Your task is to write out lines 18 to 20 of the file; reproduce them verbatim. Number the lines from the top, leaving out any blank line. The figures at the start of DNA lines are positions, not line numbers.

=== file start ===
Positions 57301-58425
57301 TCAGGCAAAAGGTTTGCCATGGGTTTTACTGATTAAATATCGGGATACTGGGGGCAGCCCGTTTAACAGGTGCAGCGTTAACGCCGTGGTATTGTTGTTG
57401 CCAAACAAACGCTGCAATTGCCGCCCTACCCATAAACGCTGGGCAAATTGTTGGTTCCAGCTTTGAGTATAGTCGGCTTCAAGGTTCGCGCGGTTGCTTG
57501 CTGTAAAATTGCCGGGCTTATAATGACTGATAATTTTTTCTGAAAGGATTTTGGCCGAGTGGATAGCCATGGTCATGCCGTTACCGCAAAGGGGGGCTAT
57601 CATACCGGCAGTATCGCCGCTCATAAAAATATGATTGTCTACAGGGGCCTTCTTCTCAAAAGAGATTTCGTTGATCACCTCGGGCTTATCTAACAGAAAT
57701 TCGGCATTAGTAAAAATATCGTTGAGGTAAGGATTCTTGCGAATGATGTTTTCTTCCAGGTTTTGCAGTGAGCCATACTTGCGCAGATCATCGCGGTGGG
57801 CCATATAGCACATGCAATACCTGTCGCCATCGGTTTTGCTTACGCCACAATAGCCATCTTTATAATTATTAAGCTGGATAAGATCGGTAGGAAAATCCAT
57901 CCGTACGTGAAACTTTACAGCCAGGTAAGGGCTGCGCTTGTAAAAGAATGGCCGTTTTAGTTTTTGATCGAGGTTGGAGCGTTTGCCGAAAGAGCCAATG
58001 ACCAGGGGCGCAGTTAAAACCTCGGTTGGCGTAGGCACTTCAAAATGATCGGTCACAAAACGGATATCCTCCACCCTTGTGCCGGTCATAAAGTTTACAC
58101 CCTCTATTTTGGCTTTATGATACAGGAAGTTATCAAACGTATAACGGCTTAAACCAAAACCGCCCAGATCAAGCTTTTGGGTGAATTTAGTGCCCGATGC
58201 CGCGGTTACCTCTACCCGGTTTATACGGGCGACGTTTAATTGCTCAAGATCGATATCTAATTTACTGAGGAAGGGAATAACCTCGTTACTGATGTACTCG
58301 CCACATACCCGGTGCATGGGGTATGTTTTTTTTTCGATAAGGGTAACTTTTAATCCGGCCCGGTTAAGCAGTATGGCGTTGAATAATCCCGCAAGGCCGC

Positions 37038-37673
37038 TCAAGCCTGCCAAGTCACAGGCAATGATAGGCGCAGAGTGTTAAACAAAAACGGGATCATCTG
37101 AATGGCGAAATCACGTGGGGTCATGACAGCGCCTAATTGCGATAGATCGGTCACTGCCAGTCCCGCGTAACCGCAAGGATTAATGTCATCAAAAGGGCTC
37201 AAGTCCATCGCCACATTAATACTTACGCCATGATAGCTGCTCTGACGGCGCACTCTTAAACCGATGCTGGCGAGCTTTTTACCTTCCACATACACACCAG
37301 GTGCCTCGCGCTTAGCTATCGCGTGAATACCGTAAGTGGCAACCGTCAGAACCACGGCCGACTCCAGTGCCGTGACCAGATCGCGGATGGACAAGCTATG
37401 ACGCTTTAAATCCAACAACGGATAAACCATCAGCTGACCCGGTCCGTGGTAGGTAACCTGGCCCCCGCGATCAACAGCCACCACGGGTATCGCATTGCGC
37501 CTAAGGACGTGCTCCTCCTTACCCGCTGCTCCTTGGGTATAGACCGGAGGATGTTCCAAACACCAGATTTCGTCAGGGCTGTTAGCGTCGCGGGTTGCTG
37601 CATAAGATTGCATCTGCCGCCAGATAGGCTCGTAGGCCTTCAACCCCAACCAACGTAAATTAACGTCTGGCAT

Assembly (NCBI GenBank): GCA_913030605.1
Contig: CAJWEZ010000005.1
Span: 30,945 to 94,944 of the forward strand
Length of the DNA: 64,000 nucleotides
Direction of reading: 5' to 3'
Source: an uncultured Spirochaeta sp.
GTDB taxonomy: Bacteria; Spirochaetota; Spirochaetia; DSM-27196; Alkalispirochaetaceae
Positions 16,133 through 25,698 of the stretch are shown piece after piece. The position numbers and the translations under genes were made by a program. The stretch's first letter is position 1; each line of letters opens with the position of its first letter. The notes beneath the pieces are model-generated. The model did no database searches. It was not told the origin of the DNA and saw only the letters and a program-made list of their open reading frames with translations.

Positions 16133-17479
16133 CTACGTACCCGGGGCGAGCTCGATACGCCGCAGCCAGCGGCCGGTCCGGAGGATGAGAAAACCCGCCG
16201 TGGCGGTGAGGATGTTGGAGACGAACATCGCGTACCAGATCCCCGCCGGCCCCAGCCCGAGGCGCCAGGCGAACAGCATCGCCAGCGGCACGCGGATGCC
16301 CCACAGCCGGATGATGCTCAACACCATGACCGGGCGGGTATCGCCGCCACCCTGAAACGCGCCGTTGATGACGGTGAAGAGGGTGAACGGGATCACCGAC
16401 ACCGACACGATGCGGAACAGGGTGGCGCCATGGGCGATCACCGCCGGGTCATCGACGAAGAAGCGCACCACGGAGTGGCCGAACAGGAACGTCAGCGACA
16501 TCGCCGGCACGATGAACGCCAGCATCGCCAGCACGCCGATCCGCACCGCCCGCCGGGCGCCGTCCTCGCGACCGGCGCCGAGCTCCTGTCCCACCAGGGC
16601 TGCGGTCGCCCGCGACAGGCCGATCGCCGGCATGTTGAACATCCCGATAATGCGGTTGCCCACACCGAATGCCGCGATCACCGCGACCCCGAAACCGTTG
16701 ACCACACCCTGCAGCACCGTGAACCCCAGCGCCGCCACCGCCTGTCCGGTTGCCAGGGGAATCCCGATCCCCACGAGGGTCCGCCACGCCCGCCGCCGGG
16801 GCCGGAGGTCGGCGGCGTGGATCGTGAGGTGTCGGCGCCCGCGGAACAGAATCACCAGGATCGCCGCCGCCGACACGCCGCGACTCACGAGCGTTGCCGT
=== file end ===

37401 ACGCTTTAAATCCAACAACGGATAAACCATCAGCTGACCCGGTCCGTGGTAGGTAACCTGGCCCCCGCGATCAACAGCCACCACGGGTATCGCATTGCGC
37501 CTAAGGACGTGCTCCTCCTTACCCGCTGCTCCTTGGGTATAGACCGGAGGATGTTCCAAACACCAGATTTCGTCAGGGCTGTTAGCGTCGCGGGTTGCTG
37601 CATAAGATTGCATCTGCCGCCAGATAGGCTCGTAGGCCTTCAACCCCAACCAACGTAAATTAACGTCTGGCAT